with the relentless spectrum demands of the market.” Two recurring recommendations have been to “migrate from the current command and control model to [a]
market-oriented exclusive rights model and unlicensed device/commons model”
and to “implement a new paradigm for interference protection.” The FCC intends
to facilitate cognitive radio technologies to this end. In particular, the discussion
has often focused on “spectrum enhancing technologies,” including softwaredeﬁned radios, leasing certain spectrum bands or “white space,” and sensory or
adaptive devices that could ﬁnd unused spectrum. For example, to identify unused
RF channels, a cognitive radio might be able to measure an “interference temperature” for the ambient spectral environment.
Deciding which policies apply to a particular cognitive radio will require
understanding the role the radio is playing for the user of some service at a particular location. The policy language must be rich enough to express the semantics
of the possible spectrum management policies, and the cognitive policy engine
must be able to automatically interpret and enforce the applicable policies. The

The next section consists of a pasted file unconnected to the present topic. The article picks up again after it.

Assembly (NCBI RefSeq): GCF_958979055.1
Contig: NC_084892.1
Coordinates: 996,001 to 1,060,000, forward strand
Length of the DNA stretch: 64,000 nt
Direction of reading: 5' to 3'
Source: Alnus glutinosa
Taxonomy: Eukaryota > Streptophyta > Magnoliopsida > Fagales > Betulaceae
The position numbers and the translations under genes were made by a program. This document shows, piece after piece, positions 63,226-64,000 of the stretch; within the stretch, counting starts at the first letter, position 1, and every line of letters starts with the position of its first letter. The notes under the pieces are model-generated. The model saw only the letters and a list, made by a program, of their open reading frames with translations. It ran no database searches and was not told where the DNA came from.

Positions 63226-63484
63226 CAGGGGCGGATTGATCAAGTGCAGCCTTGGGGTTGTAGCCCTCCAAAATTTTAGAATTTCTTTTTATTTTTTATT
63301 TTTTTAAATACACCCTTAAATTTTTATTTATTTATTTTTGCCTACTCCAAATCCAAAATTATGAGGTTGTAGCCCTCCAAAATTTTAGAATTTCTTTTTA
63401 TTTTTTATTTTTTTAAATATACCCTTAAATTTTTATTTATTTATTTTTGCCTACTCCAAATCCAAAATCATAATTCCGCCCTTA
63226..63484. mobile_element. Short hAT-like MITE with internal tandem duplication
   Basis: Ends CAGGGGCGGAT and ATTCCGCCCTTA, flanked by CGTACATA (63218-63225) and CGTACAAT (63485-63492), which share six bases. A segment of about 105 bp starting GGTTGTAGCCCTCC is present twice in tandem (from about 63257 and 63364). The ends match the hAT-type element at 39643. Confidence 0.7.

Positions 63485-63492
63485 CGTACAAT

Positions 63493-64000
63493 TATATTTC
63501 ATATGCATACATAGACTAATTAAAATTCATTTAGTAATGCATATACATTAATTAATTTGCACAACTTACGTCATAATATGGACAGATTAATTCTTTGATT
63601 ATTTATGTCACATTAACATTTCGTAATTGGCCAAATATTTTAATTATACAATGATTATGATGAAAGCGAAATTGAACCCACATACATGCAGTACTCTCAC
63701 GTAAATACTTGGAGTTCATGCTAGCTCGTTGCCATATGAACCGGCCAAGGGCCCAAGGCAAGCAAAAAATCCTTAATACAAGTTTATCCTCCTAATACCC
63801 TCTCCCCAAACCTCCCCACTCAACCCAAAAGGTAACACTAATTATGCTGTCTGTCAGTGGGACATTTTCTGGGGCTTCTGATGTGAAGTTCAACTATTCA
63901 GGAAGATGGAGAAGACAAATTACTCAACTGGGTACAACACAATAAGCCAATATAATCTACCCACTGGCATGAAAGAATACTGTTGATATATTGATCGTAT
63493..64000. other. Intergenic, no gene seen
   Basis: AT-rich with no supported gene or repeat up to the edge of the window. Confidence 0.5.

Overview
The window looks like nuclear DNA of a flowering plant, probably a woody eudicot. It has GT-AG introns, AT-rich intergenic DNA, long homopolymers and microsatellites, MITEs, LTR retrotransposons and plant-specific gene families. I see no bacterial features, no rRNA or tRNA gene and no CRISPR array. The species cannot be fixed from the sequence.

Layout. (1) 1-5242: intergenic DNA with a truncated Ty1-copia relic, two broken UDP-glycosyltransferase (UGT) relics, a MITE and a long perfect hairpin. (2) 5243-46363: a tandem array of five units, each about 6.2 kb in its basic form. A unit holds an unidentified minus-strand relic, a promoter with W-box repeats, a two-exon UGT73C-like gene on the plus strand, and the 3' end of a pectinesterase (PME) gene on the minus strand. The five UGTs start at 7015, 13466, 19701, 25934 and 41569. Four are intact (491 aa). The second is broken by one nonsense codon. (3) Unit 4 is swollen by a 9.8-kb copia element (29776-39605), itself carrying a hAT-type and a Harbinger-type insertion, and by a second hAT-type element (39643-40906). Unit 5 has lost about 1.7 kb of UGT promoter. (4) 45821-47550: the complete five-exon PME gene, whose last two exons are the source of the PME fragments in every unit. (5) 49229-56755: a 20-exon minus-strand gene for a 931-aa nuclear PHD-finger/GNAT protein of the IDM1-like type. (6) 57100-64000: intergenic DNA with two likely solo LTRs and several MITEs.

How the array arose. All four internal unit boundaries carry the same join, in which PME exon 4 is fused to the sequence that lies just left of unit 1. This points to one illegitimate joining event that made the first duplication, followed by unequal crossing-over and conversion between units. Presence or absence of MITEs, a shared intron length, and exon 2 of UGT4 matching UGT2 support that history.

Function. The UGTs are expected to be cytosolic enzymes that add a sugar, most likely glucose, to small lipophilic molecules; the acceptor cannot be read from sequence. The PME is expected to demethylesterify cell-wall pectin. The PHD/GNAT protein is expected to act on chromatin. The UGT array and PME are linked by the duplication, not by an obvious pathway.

FCC and NTIA are contemplating pilot projects to explore options for encoding
Cognitive Policy Engines
selected spectrum policies in a machine-readable language. Section 6.4 looks
deeper into these languages.
6.3.2 System Requirements for Spectrum Policy Management
A comprehensive policy management system that could autonomously control
interference created by frequency-agile radios would have to include an extensive
syntactic capability to specify policies and policy engines that can interpret policy
semantics expressing technical concepts such as authorization, frequency bands,
channels, propagation conditions, signals and noise, waveforms, geopolitical
boundaries, geographic locations, dates, times, types of services, and possible
roles for the various radios in the environment.
The policy engine must be able to automatically modify the run-time conﬁguration of the cognitive radio to sense the spectrum environment; to detect other